ABN Amro Profit Misses Estimates on Unexpected Legal Costs

  • Regulatory levies more than doubled, including for bank tax
  • Lender still plans to pay out 50 percent of profit in 2017

ABN Amro Sees Profit Drop as Regulatory Costs Rise

ABN Amro Group NV reported a 32 percent drop in fourth-quarter profit, missing estimates as unexpected legal costs marred its comeback as a publicly traded company.

Net income declined to 272 million euros ($304 million) from 400 million euros a year ago, the Amsterdam-based lender said Wednesday. That fell short of 320 million euros, the average of seven analyst estimates compiled by Bloomberg.

ABN Amro increased provisions for pending legal cases involving Euribor rates in mortgage agreements and interest rate derivatives provided to small and mid-sized enterprises. The lender didn’t provide an exact amount of the higher provisions.

Regarding the derivatives case, ABN Amro said that the Dutch financial supervisor instructed the bank to reassess client records in December and that it continues to work closely with authorities as the scope and magnitude of the exercise remain uncertain.

“The lack of disclosure on the two legal charges is disappointing,” Andrew Coombs and Nicholas Herman, analysts at Citigroup Inc., said in a note to clients. “It is therefore difficult to establish underlying trends and consequently how consensus earnings will react to the results.”

Chief Executive Officer Gerrit Zalm said higher costs, including regulatory levies, dug into profit last year. The company took 220 million euros in charges from the country’s bank tax and from contributions to national funds for winding down lenders and insuring deposits. That was more than double the 91 million euros in regulatory levies booked a year ago.

The shares were trading 0.8 percent lower as of 12:30 p.m. in Amsterdam, bringing the losses this year to 18.2 percent. Banks have taken a beating in the global sell-off, as slowing growth and the slump in oil prices threaten profit already under pressure from rock-bottom interest rates.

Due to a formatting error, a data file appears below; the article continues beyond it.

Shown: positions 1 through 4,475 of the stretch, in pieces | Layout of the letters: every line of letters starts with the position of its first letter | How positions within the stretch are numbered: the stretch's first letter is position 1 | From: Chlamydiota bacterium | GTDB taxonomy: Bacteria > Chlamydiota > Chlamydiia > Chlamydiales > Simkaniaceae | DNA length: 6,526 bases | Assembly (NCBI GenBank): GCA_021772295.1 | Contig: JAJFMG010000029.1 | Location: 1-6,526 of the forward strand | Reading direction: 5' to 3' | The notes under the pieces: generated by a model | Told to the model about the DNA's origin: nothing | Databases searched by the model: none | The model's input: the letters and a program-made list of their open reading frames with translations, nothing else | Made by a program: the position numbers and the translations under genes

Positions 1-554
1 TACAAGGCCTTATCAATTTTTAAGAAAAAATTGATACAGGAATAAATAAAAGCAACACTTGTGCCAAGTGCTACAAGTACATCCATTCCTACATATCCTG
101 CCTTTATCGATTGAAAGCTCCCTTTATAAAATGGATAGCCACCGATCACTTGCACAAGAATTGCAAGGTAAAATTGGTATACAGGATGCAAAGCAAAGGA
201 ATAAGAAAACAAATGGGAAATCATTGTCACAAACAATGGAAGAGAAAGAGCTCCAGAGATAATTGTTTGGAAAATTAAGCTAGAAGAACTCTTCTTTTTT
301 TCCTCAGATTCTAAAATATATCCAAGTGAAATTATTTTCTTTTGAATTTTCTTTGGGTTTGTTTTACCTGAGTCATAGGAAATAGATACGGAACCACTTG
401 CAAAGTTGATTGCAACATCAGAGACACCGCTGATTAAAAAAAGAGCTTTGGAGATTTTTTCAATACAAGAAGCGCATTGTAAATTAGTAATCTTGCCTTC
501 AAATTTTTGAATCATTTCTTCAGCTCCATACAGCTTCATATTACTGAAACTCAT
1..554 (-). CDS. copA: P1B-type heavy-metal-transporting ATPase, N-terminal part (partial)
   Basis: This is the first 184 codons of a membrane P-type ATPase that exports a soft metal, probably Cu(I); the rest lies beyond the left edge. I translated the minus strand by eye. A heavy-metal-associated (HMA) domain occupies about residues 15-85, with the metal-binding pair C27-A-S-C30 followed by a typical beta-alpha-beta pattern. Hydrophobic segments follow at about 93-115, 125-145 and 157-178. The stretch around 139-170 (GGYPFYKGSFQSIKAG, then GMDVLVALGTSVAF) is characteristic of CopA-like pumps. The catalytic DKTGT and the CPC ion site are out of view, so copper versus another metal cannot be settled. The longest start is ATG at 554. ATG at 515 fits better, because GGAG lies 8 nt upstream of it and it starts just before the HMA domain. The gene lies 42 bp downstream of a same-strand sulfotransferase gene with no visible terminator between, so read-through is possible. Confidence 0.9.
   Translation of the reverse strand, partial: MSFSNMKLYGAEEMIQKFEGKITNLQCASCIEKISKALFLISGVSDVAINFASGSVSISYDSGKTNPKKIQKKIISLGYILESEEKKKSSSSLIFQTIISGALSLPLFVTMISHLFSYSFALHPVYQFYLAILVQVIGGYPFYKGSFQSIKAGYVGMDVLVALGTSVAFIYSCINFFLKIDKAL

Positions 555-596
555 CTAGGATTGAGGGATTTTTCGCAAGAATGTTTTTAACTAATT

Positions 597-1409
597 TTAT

The market turmoil could delay Dutch plans to sell another chunk of the bank this year. The government, which bailed out the lender during the financial crisis, sold 23 percent of ABN Amro in an initial public offering in November, raising 3.8 billion euros. The shares are now worth less than their IPO price of 17.75 euros.

ABN Amro has undergone a makeover since falling prey in 2007 to a 72-billion-euro takeover, the financial services industry’s largest ever, by a consortium including Royal Bank of Scotland Group Plc, and Banco Santander SA. The Dutch state spent almost 22 billion euros to rescue the bank during the 2008 financial crisis. 

Under government ownership, ABN Amro went from being one of the world’s largest banks to a consumer lender focused on the Netherlands. NLFI, a state entity that controls nationalized financial companies on behalf of the Dutch government, owns 77 percent of ABN Amro.

Net interest income fell 8 percent to 1.5 billion euros, missing estimates by Barclays Plc and Kepler Cheuvreux analysts for the difference between what banks charge for loans and pay for funding. Return on equity, a measure of profitability, fell to 6.3 percent from 10.9 percent a year ago.

“Since the second half of 2015, we have been experiencing increasing competition from insurance companies, pension funds and other new entrants for mortgages,” Zalm said.

The bank proposed a final cash dividend of 44 cents a share, bringing the total payout for 2015 to 81 cents a share, or 40 percent of profit as targeted.

The company’s cost-income ratio grew to 74.5 percent from 65.1 percent a year ago, while the lender’s common equity Tier 1 ratio rose to 15.5 percent from 14.8 percent at the end of September.

“The capital beat should be well-received,” Coombs and Herman said.

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